Monday , May 27 2024
Home / Real-World Economics Review / Long Read – Is Bitcoin more energy intensive than mainstream finance?

Long Read – Is Bitcoin more energy intensive than mainstream finance?

Summary:
From Blair Fix When it comes to Bitcoin, there’s one thing that almost everyone agrees on: the network sucks up a tremendous amount of energy. But from there, disagreement is the rule. For critics, Bitcoin’s thirst for energy is self-evidently bad — the equivalent of pouring gasoline in a hole and setting it on fire. But for Bitcoin advocates, the network’s energy gluttony is the necessary price of having a secure digital currency. When judging Bitcoin’s energy demands, the advocates continue, keep in mind that mainstream finance is itself no model of efficiency. Here, I think the advocates have a point. If you want to argue that Bitcoin is an energy hog, you’ve got to do more than just point at its energy budget and say ‘bad’. You’ve got to show that this budget is worse than

Topics:
Editor considers the following as important:

This could be interesting, too:

Lars Pålsson Syll writes DSGE models — a total waste of time

tom writes Gaza in context: past, present, & future

Peter Radford writes Lost opportunities?

Bill Haskell writes Very Ill Again

from Blair Fix

When it comes to Bitcoin, there’s one thing that almost everyone agrees on: the network sucks up a tremendous amount of energy. But from there, disagreement is the rule.

For critics, Bitcoin’s thirst for energy is self-evidently bad — the equivalent of pouring gasoline in a hole and setting it on fire. But for Bitcoin advocates, the network’s energy gluttony is the necessary price of having a secure digital currency. When judging Bitcoin’s energy demands, the advocates continue, keep in mind that mainstream finance is itself no model of efficiency.

Here, I think the advocates have a point.

If you want to argue that Bitcoin is an energy hog, you’ve got to do more than just point at its energy budget and say ‘bad’. You’ve got to show that this budget is worse than mainstream finance.

On this comparison front, there seems to be a vacuum of good information. For their part, crypto promoters are happy to show that Bitcoin uses less energy than the global banking system. But this result is as unsurprising as it is meaningless. Compared to Bitcoin, global finance operates on a vastly larger scale. So of course it uses more energy.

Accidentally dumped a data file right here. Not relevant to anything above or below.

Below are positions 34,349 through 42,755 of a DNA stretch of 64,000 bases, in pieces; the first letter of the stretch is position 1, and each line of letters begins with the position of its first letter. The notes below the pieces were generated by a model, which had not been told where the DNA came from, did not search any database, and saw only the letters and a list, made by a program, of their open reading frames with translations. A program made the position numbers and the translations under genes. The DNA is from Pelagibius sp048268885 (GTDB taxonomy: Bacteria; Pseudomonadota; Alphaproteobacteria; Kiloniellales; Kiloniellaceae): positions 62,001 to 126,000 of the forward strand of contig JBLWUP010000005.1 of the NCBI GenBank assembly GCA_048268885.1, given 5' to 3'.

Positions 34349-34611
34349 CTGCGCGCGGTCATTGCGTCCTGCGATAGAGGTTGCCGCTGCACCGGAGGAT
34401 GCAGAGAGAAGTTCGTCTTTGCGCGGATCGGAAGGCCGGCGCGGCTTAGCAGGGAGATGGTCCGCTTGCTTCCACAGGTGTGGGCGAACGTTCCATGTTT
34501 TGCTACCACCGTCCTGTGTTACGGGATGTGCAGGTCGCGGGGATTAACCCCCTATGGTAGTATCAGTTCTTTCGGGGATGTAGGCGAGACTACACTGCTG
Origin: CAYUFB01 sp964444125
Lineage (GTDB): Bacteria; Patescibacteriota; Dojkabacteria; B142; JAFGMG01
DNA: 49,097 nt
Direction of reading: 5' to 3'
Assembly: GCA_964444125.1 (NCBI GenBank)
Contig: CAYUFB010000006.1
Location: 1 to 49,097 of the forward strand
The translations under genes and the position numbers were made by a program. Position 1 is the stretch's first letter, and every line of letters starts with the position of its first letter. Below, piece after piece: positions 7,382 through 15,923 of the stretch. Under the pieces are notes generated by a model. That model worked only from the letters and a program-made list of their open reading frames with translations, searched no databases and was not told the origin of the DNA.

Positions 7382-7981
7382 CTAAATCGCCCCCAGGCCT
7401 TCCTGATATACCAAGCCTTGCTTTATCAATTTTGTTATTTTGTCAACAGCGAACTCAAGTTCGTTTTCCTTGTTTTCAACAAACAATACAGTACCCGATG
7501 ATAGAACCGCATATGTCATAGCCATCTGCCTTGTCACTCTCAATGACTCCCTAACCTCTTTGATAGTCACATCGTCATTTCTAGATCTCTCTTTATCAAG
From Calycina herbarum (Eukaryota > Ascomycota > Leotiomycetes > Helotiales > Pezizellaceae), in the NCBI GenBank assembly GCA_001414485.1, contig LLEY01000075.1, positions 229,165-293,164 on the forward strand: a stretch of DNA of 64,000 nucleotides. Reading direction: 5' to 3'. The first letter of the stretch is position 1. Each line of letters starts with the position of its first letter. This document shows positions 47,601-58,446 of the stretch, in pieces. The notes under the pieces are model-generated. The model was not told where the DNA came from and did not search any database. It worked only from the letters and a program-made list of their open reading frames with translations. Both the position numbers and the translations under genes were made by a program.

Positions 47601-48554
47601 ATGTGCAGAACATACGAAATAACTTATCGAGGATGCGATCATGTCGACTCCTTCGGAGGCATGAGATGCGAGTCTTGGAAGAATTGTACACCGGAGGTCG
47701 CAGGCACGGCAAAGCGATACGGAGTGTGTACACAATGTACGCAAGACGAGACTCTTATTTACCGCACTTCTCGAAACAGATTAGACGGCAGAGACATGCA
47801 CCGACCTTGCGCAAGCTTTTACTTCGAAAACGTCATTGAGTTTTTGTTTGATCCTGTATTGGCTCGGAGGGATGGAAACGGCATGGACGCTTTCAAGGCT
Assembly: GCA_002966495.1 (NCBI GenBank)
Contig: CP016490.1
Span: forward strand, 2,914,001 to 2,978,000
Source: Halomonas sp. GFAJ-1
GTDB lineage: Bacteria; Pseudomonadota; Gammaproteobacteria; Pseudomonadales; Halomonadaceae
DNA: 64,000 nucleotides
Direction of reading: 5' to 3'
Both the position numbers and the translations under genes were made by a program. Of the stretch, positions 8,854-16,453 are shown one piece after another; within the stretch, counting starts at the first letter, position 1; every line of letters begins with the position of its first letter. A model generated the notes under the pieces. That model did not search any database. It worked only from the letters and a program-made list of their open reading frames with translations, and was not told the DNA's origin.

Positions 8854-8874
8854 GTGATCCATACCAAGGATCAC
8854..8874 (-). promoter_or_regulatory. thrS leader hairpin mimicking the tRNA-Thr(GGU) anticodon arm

To be meaningful, any comparison between Bitcoin and mainstream finance must account for the different scales of the two systems. So instead of looking at energy alone, we need to look at energy intensity — the energy per unit of circulating currency. That’s what I’ll do here. In this post, I compare the energy intensity of Bitcoin to the energy intensity of mainstream US finance.

Which system comes out on top? The results may surprise you.

Proof of energy wasted

Although many people know that the Bitcoin network uses lots of electricity, the reasons for this energy appetite remain widely misunderstood. So before we get to the energy data, it’s worth pausing for a brief primer on how the Bitcoin network works.

For starters, the Bitcoin network is nothing but a database — a monetary ledger that records transactions of digital currency. For their part, banks have a similar ledger that tracks how their customers spend money. With banks, however, the database is private and under their exclusive command. Not so with Bitcoin. Think of the Bitcoin database like the banking equivalent of Wikipedia. Anyone can read the ledger, and anyone can (in principle) write to it.

Admittedly, this latter part sounds crazy. If anyone can write to the Bitcoin ledger, it means fraud should be pervasive. (Why write a legitimate transaction when you can write a fraudulent one that benefits you?) And that’s precisely why write access to Bitcoin’s database comes with a caveat. To write transactions to the Bitcoin ledger, you must demonstrate that you’ve paid a toll. The purpose of this toll is simple: it makes writing to the ledger so expensive that fraud doesn’t payoff.

Now here’s the interesting part. On the Bitcoin network, the toll is computational. To gain write access to the database, Bitcoin users must demonstrate that they’ve solved a computationally intensive puzzle. Importantly, the only purpose of this puzzle is to prove to the community that you’ve wasted significant amounts of energy — so much energy that fraud becomes impractical.

Now in crypto circles, this approach is know as ‘proof-of-work’. To write a block of transactions to the blockchain (the ledger), you must prove that you’ve done the work needed to solve a taxing hash problem. But since the ‘work’ is done exclusively by electricity-guzzling machines, the system is more aptly described as ‘proof-of-energy-wasted’. It is a system purposefully designed to waste electricity.

Long Read – Is Bitcoin more energy intensive than mainstream finance?

Keeping numbers scarce

Looking at Bitcoin’s built-in waste, critics see enormous ‘inefficiency’. But I think that’s presumptuous. Built-in waste is not unique to cryptocurrency. It’s part of all financial systems.

To see this waste, it helps to think about the nature of ‘money’. In the most basic sense, money is just a mathematical idea. It’s a set of accounting rules attached to a system of property rights. Now, since numbers cost nothing to conjure, there’s no physical reason to waste energy on money ‘creation’. Anyone can conjure money, anytime they want.